Secondhand smoke linked to SIDS
A new study linking secondhand smoke to sudden infant death syndrome is raising questions about whether parents should be held responsible for exposing their babies to tobacco-filled air.
Researchers at Toronto's Hospital for Sick Children and the University of Maryland found high levels of nicotine in the lung tissue of babies who died of sudden infant death syndrome, even in children whose parents said they did not smoke cigarettes in the house.
The findings are compelling enough that child-welfare agencies are considering whether they should take steps to protect children from inhaling tobacco smoke in the home.
"In light of this new research, we and other agencies will be looking at it and rethinking our position to see if a stronger position is more feasible," said Gail Vandermeulen, director of communications and quality assurance for the Ontario Association of Children's Aid Societies.
Previous studies, relying on reports parents supplied voluntarily, have for many years suggested the risk of SIDS increases with exposure to cigarette smoke, particularly during pregnancy.
But the new study, which uses a lab test, suggests that parents, perhaps feeling guilt or fearing litigation, may not provide accurate information about the air their babies breathe.
"It's biochemical proof that smoke is associated with SIDS," said Gideon Koren, lead investigator and senior scientist at the hospital's research institute. "Some parents may feel guilty, and probably we underestimate the contribution of smoking to the [risk] of SIDS."
In 9 of the 44 SIDS cases that researchers studied, for example, parents said they did not smoke. "But the lungs," Dr. Koren said, "told a different story.
"If Children's Aid Societies step in to protect children who are undernourished, maybe we have to step in when babies do not breathe clean air," said Dr. Koren, who also is a professor of pediatrics and pharmacology at the University of Toronto.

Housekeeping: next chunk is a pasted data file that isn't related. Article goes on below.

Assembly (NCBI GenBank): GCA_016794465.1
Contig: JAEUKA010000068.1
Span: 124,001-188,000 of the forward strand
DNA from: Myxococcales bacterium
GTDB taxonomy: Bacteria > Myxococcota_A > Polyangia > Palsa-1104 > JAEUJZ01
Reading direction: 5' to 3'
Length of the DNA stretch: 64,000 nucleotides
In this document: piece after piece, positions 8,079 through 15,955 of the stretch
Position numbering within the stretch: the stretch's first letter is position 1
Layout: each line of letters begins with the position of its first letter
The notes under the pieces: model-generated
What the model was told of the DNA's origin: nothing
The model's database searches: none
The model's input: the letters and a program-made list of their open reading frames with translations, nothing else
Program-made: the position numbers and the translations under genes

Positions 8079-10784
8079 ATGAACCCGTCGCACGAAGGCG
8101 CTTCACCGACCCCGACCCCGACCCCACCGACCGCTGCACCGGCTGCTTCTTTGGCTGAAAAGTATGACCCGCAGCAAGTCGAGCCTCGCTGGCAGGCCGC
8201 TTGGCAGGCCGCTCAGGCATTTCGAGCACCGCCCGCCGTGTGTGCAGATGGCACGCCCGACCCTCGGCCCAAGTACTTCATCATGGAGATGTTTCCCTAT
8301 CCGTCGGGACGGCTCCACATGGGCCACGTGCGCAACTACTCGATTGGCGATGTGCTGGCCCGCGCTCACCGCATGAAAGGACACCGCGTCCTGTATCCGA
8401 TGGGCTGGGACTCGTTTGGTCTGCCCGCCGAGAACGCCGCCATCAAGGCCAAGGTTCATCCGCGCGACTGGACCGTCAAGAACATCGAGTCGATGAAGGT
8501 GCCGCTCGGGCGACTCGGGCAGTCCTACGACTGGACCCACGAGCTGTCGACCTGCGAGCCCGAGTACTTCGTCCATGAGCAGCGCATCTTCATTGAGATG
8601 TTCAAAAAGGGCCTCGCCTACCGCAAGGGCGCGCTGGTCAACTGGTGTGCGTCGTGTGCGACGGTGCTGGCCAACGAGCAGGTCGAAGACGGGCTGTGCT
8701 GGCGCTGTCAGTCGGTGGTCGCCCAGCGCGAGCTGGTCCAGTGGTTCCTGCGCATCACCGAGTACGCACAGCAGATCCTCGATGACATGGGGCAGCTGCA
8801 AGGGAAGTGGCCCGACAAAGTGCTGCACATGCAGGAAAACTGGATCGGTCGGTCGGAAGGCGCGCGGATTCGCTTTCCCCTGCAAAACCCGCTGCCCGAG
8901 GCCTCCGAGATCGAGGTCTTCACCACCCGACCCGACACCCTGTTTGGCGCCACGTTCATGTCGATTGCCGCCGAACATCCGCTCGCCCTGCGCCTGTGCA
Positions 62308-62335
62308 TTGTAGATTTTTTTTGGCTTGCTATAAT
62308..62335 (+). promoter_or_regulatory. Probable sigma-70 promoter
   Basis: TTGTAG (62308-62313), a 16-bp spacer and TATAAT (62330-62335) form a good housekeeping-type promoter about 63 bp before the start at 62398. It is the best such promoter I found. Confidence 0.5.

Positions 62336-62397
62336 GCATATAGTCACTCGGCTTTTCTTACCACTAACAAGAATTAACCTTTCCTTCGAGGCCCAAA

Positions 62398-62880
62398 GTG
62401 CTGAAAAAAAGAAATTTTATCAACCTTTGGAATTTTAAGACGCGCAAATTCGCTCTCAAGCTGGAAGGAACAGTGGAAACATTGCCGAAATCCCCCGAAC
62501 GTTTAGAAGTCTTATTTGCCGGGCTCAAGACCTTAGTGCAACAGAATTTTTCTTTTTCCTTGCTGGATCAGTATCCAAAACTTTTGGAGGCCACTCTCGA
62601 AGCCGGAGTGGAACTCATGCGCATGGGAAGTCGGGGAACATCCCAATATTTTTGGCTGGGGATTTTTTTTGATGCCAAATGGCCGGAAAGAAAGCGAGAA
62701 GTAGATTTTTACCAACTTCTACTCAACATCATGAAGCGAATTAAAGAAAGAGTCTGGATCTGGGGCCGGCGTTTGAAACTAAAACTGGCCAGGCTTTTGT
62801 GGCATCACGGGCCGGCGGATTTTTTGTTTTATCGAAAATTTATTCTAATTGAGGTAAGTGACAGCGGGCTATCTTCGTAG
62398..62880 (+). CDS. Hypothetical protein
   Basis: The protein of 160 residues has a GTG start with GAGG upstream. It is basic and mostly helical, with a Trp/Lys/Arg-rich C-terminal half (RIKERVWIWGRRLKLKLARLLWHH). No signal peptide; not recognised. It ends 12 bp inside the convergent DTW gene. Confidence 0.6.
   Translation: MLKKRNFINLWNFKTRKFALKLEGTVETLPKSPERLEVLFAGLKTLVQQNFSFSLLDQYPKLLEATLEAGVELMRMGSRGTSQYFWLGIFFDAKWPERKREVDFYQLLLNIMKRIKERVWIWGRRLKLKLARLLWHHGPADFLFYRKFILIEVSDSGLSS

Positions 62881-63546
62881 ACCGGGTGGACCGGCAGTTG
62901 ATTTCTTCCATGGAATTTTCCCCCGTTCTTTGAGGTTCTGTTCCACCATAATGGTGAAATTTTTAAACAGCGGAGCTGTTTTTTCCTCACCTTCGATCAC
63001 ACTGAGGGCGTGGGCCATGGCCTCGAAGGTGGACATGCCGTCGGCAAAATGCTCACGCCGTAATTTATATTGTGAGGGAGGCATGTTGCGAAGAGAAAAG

The study, published this month in the Journal of Pediatrics, does not find tobacco smoke actually causes SIDS, since at least three babies included in the research died of SIDS without nicotine in their lungs.
The biology behind the affliction, which kills up to 400 infants in Canada every year, remains a mystery, though many suspect the syndrome is linked to underdeveloped or malformed neural circuits in the brain that drive respiratory and cardiac function.
Dr. Koren said more research is needed to determine which of the toxic substances in tobacco smoke increases the risk. But babies, he said, are naturally more susceptible to environmental pollutants.
Adults inhale roughly 18 times a minute; babies inhale about 40 times a minute. And secondhand smoke has higher concentrations of substances such as nicotine and cyanide than mainstream smoke.
In 32 SIDS cases where the parents admitted smoking, autopsies found an average of 24 nanograms of nicotine per gram of lung tissue.
That was nearly twice the amount of nicotine found in the control group, which included babies who died of causes other than SIDS but whose parents also smoked.
The researchers are now trying to understand what those measurements equal in terms of number of cigarettes smoked.
Aurore CÃ´tÃ©, an associate professor of pediatrics at Montreal's McGill University and a scientific adviser to the Canadian Foundation of Sudden Infant Death, said the study's results are not at all surprising.
"If you ask parents about smoking they hide the truth," Dr. CÃ´tÃ© said. "But it is an addiction, and they need help to quit."
She predicted that parents quitting smoking could significantly lower the incidence of SIDS.
An international campaign to inform parents that they could reduce the risk of SIDS by having their babies sleep on their backs at all times, for example, reduced cases more than 30 per cent in the last 20 years.
"People don't smoke in their workplaces any more or their colleagues would kick them out, and yet people will smoke in their homes, around children," Dr. Koren said.
Ms. Vandermeulen of Children's Aid said attempts to curb smoking in the home have so far proved unworkable. In 1999, for example, the association drew up a policy trying to keep foster parents from smoking.
"It caused quite a controversy; people felt they had a right to do what they want to do in their own homes," Ms. Vandermeulen said. "So part of it is an enforcement issue: How do you monitor what people do in their living rooms?
"And if you see a parent smoking in front of their children how do you know if that's their first cigarette of the day, or the one-hundredth? Where do you draw the line?"